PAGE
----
How Does a Water Bed Work?
One of the most important prerequisites for a good, healthy and restful sleep is the correct positioning of the spine, which promotes relief of the intervertebral discs and their regeneration.
In the waterbed, this necessary ergonomic body positioning is achieved through the flexibly “acting” element of water. An amount of water tailored to the body or body weight ensures that the sleeper is optimally bedded.
If someone lies on their back on a water bed, the heavy parts of the body – in this case shoulders and hips / buttocks – sink relatively deep into the mattress. They displace the water and thus create pressure that spreads evenly in the liquid element water. The “hollows” that arise in the areas where the shoulders and hips / buttocks are positioned create “bumps” in the water mattress elsewhere. These elevations appear where the body of the person lying down allows this, which is the case in the support zones of lighter body parts such as the legs or waist. These parts are therefore carried or supported accordingly by the “bulging” water. Overall, a straight spine position is achieved in this way. More on this in the following text section:
Body positioning in the water bed
If you lie on a water bed or on a water mattress, there are fundamental differences to lying on a conventional mattress. In a conventional bed with sprung base and mattress, the body is mainly supported by individual areas. This includes the head, shoulder, hips / buttocks, knees, and heel. Depending on the nature of the mattress, the body can sink deeper into the mattress where it is particularly heavy (shoulder, pelvis), while other (lighter) areas are carried or supported by the mattress.
When sleeping in the water bed, the body lies completely on the water mattress. This offers the physical advantage that the contact pressure of the body is distributed over a large area and not concentrated on individual points. Overall, the pressure is reduced in relation to the area. The contact pressure in a water bed is so low that there is no impairment of the blood flow to the tissue areas on top. Anyone who has ever slept on an unsuitable mattress knows the feeling when you wake up at night because certain parts of the body have “fell asleep” due to insufficient blood circulation. Due to the low contact pressure, such sleep disturbances are excluded in the correctly adjusted waterbed. For this reason, waterbeds are also ideal for bed-ridden people for decubitus prophylaxis. Decubitus is a bed sore or pressure ulcer, which can arise from external pressure on the blood vessels. Further information is available online in CareWiki.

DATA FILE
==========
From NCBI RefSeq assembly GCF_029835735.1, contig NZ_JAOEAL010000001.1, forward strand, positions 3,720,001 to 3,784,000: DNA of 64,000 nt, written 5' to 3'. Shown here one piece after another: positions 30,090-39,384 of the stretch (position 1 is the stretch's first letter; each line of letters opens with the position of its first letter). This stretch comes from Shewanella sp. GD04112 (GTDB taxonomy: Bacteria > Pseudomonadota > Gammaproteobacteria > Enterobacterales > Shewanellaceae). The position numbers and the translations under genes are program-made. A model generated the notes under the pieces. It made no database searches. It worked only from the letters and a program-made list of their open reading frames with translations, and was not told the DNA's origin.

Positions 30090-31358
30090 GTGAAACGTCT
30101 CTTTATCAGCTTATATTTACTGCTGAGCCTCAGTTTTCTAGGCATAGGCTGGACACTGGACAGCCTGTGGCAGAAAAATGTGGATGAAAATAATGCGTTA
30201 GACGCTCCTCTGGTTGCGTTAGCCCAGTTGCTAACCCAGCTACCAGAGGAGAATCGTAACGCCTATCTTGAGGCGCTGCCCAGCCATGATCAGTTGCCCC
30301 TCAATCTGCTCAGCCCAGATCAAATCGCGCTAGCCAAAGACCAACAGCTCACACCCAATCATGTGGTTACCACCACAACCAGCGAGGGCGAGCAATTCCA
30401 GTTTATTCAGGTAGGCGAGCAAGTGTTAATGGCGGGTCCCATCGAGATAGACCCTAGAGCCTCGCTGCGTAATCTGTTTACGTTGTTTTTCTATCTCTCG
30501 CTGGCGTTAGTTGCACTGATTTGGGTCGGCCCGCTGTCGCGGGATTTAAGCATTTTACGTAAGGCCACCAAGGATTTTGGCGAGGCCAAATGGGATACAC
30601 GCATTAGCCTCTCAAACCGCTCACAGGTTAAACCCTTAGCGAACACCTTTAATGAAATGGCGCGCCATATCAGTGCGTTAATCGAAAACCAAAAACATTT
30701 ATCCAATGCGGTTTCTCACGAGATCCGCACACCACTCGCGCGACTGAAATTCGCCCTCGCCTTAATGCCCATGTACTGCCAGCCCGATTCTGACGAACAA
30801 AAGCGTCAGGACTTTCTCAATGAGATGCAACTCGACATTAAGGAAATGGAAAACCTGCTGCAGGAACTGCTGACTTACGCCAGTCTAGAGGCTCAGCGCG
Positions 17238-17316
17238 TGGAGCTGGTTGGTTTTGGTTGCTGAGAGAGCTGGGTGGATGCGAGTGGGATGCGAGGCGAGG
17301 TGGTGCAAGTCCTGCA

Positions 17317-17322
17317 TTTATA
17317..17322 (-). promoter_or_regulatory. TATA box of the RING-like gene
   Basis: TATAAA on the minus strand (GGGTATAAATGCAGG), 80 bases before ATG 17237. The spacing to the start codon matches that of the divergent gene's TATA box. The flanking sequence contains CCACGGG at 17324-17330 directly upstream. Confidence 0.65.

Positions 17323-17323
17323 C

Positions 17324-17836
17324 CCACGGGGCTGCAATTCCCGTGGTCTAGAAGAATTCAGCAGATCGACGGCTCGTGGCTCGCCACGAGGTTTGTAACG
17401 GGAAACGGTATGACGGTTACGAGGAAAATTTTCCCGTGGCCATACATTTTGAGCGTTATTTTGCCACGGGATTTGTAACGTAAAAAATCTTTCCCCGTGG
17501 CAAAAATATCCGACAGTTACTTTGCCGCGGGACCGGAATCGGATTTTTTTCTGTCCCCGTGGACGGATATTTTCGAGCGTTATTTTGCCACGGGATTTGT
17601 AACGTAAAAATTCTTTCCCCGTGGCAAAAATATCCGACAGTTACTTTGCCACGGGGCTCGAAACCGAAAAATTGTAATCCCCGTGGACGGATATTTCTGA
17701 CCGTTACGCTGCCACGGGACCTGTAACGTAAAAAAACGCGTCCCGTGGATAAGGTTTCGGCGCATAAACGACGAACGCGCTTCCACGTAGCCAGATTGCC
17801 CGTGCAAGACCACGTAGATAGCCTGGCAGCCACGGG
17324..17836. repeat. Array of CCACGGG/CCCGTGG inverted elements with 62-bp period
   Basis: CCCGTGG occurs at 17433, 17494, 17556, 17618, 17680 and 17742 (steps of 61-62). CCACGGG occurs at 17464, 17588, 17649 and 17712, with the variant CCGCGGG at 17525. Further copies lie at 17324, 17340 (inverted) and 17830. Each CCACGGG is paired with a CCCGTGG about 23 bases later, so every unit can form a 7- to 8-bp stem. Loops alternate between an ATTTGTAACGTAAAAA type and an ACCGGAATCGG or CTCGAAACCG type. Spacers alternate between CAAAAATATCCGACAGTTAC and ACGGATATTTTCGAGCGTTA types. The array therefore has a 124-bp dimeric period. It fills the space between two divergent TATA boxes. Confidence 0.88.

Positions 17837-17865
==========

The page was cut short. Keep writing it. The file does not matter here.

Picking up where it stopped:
The high pressure relief in the waterbed usually causes a reduction in sleep movements. Since, among other things, there is no “falling asleep” of body parts, one usually remains in a sleeping position in the waterbed for much longer – so sleeps more calmly overall. These reduced movements during sleep lead to a lengthening of the sleep phases. This increases the times of deep sleep in particular (non-REM phase 2 and 3). During these sleep phases, the recovery effect for the body is highest, which is why we can feel much more relaxed in the morning despite the unchanged sleep duration – due to a night’s rest in the water bed characterized by fewer movements.
Quality and durability of waterbeds
As with most products, the quality of a waterbed depends largely on the quality of the workmanship and the quality of the materials used. In contrast to conventional bed systems with mattresses and slatted frames or box spring bed systems, a water bed is not subject to regular wear and tear. Of course, over time it may be necessary to replace an unsightly cover (top plate), but the water mattress itself does not lose any of its comfort properties under normal conditions. Accordingly, there is no “sagging” or “hollows” with waterbeds.
In addition to the quality of the material and workmanship, the waterbed is of course also cared for. If the necessary measures are carried out properly, a high-quality waterbed can be used for 15 to 25 years. The investment in a more expensive water bed or a water bed of higher quality pays off in most cases due to the expected longer service life.
An indication of the quality requirements of a waterbed manufacturer is the minimum lifespan they guarantee for the bed. Five years are the normal rule here, if you have less you should pay attention and take a close look at the waterbed before you decide to buy it. If the manufacturer offers more than five years, this speaks for him.